Yes, but by the time the light from the FTL galaxy reached the half-way-point galaxy, the half-way-point galaxy would be beyond the cosmological event horizon as well.matt.o said:This is a common misconception. Galaxies receding at faster than light speeds can still be observed by us. If you think about it a little it will become clear. Consider a galaxy travelling with the hubble flow at such a distance that it is receding at faster than the speed of light. Now consider a point half way between us and the FTL galaxy. The recessional velocity here is not FTL, wrt us and the FTL galaxy. Hence light can get to this midway point from the FTL galaxy. If light can get to the midpoint, then it can also get to us. If you search for Tamara Davis and Charlie Lineweaver on google scholar or ADS, then you will come up with references on FTL recession.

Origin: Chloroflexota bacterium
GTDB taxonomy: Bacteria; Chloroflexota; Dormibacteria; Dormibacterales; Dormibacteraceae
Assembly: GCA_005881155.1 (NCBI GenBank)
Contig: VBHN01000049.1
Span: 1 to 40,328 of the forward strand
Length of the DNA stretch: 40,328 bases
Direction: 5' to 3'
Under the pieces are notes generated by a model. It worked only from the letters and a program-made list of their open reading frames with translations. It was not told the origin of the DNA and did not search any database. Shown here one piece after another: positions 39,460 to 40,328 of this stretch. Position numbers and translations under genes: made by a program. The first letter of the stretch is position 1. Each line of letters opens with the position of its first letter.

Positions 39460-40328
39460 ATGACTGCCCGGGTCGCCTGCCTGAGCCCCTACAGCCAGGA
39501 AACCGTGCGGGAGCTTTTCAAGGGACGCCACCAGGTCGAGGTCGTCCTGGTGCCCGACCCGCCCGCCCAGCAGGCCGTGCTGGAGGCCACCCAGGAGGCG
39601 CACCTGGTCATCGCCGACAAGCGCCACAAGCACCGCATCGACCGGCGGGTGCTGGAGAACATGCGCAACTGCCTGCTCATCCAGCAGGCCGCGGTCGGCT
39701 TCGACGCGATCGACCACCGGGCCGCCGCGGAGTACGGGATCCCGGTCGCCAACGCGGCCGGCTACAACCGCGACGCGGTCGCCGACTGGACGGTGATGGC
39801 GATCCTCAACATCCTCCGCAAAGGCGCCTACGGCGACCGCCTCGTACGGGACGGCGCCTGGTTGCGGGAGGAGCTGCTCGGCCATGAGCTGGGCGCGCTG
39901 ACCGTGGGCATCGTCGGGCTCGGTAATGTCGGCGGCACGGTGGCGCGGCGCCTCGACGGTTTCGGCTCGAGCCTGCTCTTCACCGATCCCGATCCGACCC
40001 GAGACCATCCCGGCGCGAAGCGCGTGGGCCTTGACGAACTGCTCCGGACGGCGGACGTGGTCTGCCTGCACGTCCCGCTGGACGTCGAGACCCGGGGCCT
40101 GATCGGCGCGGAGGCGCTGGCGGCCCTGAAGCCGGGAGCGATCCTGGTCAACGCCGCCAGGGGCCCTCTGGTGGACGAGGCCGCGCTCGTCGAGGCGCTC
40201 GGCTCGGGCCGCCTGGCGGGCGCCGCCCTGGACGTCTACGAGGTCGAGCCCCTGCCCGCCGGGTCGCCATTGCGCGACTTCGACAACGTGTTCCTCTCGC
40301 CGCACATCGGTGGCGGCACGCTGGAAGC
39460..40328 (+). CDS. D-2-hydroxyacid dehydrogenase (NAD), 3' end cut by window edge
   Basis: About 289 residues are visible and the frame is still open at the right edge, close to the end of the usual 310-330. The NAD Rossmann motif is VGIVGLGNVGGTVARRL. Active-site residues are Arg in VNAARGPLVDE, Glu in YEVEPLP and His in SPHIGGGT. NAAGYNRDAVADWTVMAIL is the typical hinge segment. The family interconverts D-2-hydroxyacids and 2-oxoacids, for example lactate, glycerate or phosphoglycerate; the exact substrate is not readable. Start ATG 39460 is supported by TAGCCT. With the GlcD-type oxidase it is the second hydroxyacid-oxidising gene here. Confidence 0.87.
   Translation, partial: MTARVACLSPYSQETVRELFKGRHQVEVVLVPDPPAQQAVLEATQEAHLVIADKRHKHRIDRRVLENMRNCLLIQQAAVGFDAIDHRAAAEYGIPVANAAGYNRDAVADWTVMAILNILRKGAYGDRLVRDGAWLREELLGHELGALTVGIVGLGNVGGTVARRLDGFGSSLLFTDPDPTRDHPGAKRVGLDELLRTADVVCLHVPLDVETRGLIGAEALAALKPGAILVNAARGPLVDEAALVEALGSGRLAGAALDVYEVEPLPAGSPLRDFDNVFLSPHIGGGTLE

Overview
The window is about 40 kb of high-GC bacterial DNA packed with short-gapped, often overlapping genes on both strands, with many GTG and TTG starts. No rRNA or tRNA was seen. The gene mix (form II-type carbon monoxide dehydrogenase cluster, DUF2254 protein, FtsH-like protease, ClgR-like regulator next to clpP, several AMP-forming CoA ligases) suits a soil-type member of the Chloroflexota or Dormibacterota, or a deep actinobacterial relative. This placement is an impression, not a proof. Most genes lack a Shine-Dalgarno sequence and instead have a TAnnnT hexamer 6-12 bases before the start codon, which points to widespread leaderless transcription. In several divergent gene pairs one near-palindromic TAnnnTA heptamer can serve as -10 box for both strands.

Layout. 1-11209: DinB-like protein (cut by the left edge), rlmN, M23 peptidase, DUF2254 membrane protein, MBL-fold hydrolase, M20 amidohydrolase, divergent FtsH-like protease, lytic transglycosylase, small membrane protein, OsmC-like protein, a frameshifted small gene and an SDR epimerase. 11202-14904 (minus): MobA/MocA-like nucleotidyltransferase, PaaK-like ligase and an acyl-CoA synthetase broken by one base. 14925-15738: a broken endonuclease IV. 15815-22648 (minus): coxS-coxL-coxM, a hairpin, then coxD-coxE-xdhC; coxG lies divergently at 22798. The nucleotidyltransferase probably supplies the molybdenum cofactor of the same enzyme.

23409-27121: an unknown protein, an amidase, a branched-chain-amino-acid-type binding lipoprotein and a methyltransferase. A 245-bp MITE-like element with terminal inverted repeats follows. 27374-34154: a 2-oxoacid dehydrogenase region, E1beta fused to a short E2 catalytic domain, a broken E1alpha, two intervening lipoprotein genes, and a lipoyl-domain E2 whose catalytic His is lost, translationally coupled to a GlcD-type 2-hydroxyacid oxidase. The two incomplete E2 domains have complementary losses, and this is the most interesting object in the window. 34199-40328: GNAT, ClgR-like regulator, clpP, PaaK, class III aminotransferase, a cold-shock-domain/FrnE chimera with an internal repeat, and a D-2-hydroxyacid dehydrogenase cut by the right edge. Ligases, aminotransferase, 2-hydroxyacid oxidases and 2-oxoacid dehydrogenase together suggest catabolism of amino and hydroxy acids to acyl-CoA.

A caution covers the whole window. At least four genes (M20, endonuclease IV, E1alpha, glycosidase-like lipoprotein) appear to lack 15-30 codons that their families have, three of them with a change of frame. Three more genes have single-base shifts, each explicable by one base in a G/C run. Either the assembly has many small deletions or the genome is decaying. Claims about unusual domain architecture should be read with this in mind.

One thing that may end the big-rip = big-bang scenario is this: if the quantum fluctuation are not scale invariant, then the scale factor of space cannot expand forever to create big-bangs over and over again. If particles are extended objects, then this cannot happen. If particles are singularities, then this might still happen unless the path-integral formulations are not scale invariant. What do ya think?This is very hard to prove or disprove. I would suggest that there could be no observational evidence since the big rip occurred before the big bang (hence unobservable to us).Originally Posted by Mike2
Some pose that the CMB proves an initial big bang and subsequent expansion. I don't disagree. I'm suggesting that there may be more than one big bang and more than one CMB created each time the universe experiences a big rip. In other words, a big rip causes a new big bang with all the characteristics of the one we see now. Is there any observable evidence that can disprove this big rip = big bang theory? Thanks.